“This really will help to minimize the impact of Covid-19 on education,” said Christina Ramirez, a biostatistician at the University of California, Los Angeles.
Mercedes Carnethon, an epidemiologist at the Northwestern University Feinberg School of Medicine, said that she did not view the changes, even the elimination of quarantines in favor of 10 days of masking, as a loosening of the agency’s guidance.
“We certainly know that wearing a high-quality mask is going to provide some of the strongest protection against spreading it to somebody else, and quarantine is logistically burdensome,” she said. “That could be seen as a relaxing of guidelines, but I think it’s a much more appropriate and targeted solution.”
Joseph Allen, a Harvard University researcher who studies indoor environmental quality, praised the new guidelines for putting more emphasis on improving ventilation.
“Good ventilation is something that helps reduce the risk of transmission that isn’t political and doesn’t require any behavior change,” he said.
Sheryl Gay Stolberg contributed reporting
Emily Anthes is a reporter for The New York Times, where she focuses on science and health and covers topics like the coronavirus pandemic, vaccinations, virus testing and Covid in children.
Here is a link to the new guidelines followed by a summary of them.
Looking for the Quarantine and Isolation Calculator? It’s currently being updated and will be posted here when available.
If you were exposed to COVID-19, you should start taking precautions.
This information is intended for a general audience. Healthcare professionals should see Ending Isolation and Precautions for People with COVID-19. This CDC guidance is meant to supplement—not replace—any federal, state, local, territorial, or tribal health and safety laws, rules, and regulations.
If you have COVID-19, you can spread the virus to others. There are precautions you can take to prevent spreading it to others: isolation, masking, and avoiding contact with people who are at high risk of getting very sick. Isolation is used to separate people with confirmed or suspected COVID-19 from those without COVID-19.
Regardless of vaccination status, you should isolate from others when you have COVID-19. You should also isolate if you are sick and suspect that you have COVID-19 but do not yet have test results. If your results are positive, follow the full isolation recommendations below. If your results are negative, you can end your isolation.
If you had no symptoms
- Day 0 is the day you were tested (not the day you received your positive test result)
- Day 1 is the first full day following the day you were tested
- If you develop symptoms within 10 days of when you were tested, the clock restarts at day 0 on the day of symptom onset
If you had symptoms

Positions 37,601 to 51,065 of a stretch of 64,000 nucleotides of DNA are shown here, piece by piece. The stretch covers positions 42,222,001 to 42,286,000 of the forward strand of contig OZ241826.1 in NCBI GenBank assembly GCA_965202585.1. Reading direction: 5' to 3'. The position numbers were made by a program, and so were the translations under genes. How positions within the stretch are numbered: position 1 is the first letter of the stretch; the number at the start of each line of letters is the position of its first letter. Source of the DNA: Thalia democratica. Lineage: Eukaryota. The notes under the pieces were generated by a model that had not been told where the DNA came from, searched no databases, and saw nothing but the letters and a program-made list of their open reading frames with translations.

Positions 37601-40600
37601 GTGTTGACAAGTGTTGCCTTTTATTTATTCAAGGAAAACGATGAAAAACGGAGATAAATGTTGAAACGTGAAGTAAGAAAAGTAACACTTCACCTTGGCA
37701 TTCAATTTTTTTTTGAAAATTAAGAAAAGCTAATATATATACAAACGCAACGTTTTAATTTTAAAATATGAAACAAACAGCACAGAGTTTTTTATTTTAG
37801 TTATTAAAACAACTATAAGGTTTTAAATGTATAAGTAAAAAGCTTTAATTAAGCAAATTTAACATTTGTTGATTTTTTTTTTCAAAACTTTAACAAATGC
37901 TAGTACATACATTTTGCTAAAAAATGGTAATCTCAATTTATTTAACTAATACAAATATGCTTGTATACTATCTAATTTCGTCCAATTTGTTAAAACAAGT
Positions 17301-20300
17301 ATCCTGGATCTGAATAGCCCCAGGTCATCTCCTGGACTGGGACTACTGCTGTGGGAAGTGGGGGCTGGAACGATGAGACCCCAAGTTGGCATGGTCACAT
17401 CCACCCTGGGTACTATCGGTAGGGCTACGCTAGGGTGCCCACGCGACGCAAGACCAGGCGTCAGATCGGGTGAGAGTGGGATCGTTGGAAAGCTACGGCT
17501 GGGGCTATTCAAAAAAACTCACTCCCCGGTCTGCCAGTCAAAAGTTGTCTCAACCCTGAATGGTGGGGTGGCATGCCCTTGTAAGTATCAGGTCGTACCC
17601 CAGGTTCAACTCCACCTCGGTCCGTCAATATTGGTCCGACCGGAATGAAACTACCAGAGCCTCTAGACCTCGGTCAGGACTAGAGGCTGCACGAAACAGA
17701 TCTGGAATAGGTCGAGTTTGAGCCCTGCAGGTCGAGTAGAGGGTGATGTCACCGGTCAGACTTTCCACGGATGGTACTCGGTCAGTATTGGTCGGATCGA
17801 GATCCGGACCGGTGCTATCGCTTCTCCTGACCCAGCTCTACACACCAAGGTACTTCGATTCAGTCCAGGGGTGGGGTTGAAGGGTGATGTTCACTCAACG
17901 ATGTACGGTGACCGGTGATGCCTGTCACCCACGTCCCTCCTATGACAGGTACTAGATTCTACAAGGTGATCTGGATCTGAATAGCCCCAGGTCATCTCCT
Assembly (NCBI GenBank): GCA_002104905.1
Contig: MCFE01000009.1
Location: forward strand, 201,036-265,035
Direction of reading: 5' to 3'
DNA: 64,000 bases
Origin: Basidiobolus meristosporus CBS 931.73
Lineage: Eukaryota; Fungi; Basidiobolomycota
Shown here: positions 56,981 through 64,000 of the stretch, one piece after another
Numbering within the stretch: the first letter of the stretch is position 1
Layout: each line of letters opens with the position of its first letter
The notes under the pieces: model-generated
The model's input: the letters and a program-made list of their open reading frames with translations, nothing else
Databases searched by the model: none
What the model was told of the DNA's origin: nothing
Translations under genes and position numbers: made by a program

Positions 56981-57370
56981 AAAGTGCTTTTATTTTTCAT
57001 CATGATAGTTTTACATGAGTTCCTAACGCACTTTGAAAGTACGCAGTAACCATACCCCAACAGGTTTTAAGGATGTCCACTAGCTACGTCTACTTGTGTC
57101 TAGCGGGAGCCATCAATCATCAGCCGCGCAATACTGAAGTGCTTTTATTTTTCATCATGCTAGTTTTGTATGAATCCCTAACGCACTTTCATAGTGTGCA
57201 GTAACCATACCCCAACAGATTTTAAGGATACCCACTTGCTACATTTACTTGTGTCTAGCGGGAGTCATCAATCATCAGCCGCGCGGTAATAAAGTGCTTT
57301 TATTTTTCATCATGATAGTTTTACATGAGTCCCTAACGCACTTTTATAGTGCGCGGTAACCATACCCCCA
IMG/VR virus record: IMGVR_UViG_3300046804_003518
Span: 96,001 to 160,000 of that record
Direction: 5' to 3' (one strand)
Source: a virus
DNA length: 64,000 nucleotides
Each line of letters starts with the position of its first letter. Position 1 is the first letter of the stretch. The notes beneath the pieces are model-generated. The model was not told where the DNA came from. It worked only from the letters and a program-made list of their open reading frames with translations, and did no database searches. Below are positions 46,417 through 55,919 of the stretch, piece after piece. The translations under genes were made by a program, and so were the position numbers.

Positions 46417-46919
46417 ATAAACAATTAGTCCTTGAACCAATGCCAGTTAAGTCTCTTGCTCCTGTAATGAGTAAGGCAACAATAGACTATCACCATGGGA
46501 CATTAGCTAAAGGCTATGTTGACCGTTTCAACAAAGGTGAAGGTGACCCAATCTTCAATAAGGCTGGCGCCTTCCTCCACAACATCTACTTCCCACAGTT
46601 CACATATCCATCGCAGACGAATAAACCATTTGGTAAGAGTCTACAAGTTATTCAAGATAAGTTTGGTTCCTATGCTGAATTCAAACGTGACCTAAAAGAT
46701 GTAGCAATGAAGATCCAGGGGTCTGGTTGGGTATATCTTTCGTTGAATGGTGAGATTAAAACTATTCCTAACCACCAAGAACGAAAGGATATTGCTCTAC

- Day 0 of isolation is the day of symptom onset, regardless of when you tested positive
- Day 1 is the first full day after the day your symptoms started
If you test positive for COVID-19, stay home for at least 5 days and isolate from others in your home. You are likely most infectious during these first 5 days.
- Wear a high-quality mask if you must be around others at home and in public.
- Do not go places where you are unable to wear a mask, including travel and public transportation settings.
- Stay home and separate from others as much as possible.
- Use a separate bathroom, if possible.
- Take steps to improve ventilation at home, if possible.
- Don’t share personal household items, like cups, towels, and utensils.
- Monitor your symptoms. If you have an emergency warning sign (like trouble breathing), seek emergency medical care immediately.
- Learn more about what to do if you have COVID-19.
End isolation based on how serious your COVID-19 symptoms were.
If you had no symptoms
You may end isolation after day 5.
If you had symptoms
You may end isolation after day 5 if:
- You are fever-free for 24 hours (without the use of fever-reducing medication)
- Your symptoms are improving
If you still have fever or your other symptoms have not improved, continue to isolate until they improve.
If you had moderate illness (if you experienced shortness of breath or had difficulty breathing), or severe illness (you were hospitalized) due to COVID-19-, or you have a weakened immune system, you need to isolate through day 10.
If you had severe illness or have a weakened immune system, consult your doctor before ending isolation. Ending isolation without a viral test may not be an option for you.
If you are unsure if your symptoms are moderate or severe or if you have a weakened immune system, talk to a healthcare provider for further guidance.
Regardless of when you end isolation, avoid being around people who are more likely to get very sick from COVID-19 until at least day 11. Remember to wear a high-quality mask when indoors around others at home and in public and not go places where you are unable to wear a mask until you are able to discontinue masking (see below).
Loss of taste and smell may persist for weeks or months after recovery and need not delay the end of isolation.
After you have ended isolation, when you are feeling better (no fever without the use of fever-reducing medications and symptoms improving),
- Wear your mask through day 10.
- If you have access to antigen tests, you should consider using them. With two sequential negative tests 48 hours apart, you may remove your mask sooner than day 10.
Note: If your antigen test results1 are positive, you may still be infectious. You should continue wearing a mask and wait at least 48 hours before taking another test. Continue taking antigen tests at least 48 hours apart until you have two sequential negative results. This may mean you need to continue wearing a mask and testing beyond day 10.
After you have ended isolation, if your COVID-19 symptoms recur or worsen, restart your isolation at day 0. Talk to a healthcare provider if you have questions about your symptoms or when to end isolation.
 As noted in the Food and Drug Administration labeling for authorized over-the-counter antigen tests, negative test results do not rule out SARS-CoV-2 infection and should not be used as the sole basis for treatment or patient management decisions, including infection control decisions.